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    Another duty loss?
    Fatih Özatay, PhD 05 September 2010
    I would like to start with the commentary of Hasan Ersel published in  Referans daily on September 1st. He examines by various angles the decision that cuts the interest on the credit extended to artisans through Halk Bank from 13 to 10 percent as of September 1 and that shares divides the burden of the cut equally between the Treasury and the beneficiary of credit. [More]
    Rise in profits of the corporate sector does not necessarily imply that things are on track
    Güven Sak, PhD 31 August 2010
    My favorite news features from the last week was those which read "We could not see what the Honorable Prime Minister saw; we did not notice that the crisis missed Turkey." The features were related with the rising profit rates of the corporate sector. But first, let me what I think: I call this the 'our elephant needs company' syndrome. Do you remember this Hodja Nasreddin narrative? It was back when Timur 's army oppressed the whole Anatolian region; i.e. it was after the Battle of Ankara in 1402. Timur wins against Bayezit I and tyrannizes the Anatolia. In the meanwhile, he sends an elephant to the village where the Hodja lives so that it can be fed and taken care of. But the residents of the village are tired of taking care of the elephant as it eats all they have for their subsistence [More]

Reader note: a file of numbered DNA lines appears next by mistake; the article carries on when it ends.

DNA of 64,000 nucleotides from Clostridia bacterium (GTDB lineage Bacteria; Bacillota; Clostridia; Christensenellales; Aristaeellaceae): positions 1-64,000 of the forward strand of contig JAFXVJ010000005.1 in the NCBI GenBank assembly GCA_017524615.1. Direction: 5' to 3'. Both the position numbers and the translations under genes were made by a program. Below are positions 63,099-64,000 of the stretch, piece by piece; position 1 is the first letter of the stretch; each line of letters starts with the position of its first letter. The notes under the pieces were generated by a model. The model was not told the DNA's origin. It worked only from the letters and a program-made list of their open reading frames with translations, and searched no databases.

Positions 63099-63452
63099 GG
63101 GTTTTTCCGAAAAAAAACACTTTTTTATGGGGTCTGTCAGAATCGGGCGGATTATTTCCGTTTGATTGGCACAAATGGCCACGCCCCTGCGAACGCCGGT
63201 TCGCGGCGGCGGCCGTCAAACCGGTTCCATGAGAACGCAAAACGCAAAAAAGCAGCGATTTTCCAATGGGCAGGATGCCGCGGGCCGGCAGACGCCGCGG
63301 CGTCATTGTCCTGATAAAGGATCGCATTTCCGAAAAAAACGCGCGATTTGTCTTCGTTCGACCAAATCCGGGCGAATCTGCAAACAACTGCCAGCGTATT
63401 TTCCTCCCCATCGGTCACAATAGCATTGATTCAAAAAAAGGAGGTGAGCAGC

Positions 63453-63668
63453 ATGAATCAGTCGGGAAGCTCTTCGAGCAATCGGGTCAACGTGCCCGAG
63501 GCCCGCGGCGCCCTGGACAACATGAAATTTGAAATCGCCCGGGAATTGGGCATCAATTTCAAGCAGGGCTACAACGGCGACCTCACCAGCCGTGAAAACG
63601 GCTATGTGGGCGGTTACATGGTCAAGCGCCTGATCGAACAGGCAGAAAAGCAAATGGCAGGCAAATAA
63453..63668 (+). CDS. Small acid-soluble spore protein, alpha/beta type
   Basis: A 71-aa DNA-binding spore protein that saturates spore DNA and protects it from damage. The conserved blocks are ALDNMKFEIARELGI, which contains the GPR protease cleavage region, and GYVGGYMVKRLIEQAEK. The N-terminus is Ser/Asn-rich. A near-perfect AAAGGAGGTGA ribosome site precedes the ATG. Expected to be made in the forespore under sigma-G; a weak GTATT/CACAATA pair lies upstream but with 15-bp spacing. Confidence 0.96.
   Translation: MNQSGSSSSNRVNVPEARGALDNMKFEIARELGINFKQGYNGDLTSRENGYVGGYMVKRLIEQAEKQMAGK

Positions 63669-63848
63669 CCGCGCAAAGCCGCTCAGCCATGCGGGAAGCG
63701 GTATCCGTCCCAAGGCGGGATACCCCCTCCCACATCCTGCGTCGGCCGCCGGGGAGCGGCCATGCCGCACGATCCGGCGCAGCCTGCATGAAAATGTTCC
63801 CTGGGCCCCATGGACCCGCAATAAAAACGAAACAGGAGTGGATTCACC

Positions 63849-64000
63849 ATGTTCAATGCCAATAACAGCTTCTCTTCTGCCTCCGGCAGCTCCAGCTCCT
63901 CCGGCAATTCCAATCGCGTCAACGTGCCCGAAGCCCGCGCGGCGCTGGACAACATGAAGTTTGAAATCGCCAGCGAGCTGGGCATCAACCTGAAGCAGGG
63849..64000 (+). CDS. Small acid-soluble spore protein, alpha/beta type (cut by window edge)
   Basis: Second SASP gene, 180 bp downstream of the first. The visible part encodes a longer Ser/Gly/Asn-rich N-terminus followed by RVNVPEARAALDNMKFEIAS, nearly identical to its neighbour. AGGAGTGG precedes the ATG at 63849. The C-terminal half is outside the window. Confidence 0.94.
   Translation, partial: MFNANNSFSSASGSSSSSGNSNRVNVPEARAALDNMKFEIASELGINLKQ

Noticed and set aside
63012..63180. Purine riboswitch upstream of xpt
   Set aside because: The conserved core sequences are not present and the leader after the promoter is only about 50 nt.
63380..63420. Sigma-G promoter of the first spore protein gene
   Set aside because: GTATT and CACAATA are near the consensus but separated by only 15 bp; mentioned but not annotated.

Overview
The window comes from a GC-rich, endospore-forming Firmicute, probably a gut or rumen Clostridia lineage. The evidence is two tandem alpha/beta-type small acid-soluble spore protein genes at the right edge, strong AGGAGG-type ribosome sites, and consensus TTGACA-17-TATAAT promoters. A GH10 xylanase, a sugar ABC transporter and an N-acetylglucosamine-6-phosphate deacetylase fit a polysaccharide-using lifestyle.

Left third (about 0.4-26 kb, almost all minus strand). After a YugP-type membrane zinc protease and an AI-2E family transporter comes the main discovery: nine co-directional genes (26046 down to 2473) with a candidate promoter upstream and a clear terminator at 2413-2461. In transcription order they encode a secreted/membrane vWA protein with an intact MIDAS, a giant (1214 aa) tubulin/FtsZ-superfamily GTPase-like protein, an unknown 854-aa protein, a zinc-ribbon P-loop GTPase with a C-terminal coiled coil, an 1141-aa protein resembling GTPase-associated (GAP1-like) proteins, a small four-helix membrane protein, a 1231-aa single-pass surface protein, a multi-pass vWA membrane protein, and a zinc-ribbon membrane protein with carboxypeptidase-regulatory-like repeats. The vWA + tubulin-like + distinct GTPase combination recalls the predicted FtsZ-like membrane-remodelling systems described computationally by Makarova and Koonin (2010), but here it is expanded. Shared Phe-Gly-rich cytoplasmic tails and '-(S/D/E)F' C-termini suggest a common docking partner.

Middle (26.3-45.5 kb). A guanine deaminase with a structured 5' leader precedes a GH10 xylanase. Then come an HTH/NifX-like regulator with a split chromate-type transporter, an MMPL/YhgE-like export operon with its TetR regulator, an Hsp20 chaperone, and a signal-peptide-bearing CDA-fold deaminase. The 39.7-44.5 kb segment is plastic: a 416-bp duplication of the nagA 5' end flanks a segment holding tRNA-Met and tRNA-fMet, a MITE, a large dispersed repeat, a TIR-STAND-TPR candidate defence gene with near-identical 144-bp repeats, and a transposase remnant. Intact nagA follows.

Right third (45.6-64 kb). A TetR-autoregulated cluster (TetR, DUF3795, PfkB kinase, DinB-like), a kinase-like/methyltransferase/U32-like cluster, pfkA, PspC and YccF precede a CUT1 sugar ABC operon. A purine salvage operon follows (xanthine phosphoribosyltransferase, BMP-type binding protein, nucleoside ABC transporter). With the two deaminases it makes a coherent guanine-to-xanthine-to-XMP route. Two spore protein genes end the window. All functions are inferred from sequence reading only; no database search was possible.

CBRT needs a new implementation framework
    Fatih Özatay, PhD 19 August 2010
    The following sentences are retrieved from the second page of the first inflation report published by the Central Bank of the Republic of Turkey (CBRT) in 2010: "The rise in inflation can be attributed to several temporary factors, rather than a deterioration in general price setting behavior. In fact, core inflation indicators in the last quarter point to an underlying inflation trend of around 4 to 5 percent." [More]
    The story of “No” in Turkish-American relations
    Güven Sak, PhD 17 August 2010
    They say, every no is a blessing. Although the Prime Minister of Turkey has been walking around saying "yes" throughout the country, Turkey is recently famous around the world with its 'no's. Today's topic is the recent remoteness. Turkey - US relations are recently not as warm as toast. We used to have periods like this. Each of these periods had a unique remoteness. Today, let us take a look at the remoteness of the day. The source of the recent remoteness is closely related with two 'no's of today. I believe if we can successfully comprehend the difference between the two 'no's  we can better assess the current process. Would you like to listen the story of the 'no's in Turkish-American relations? [More]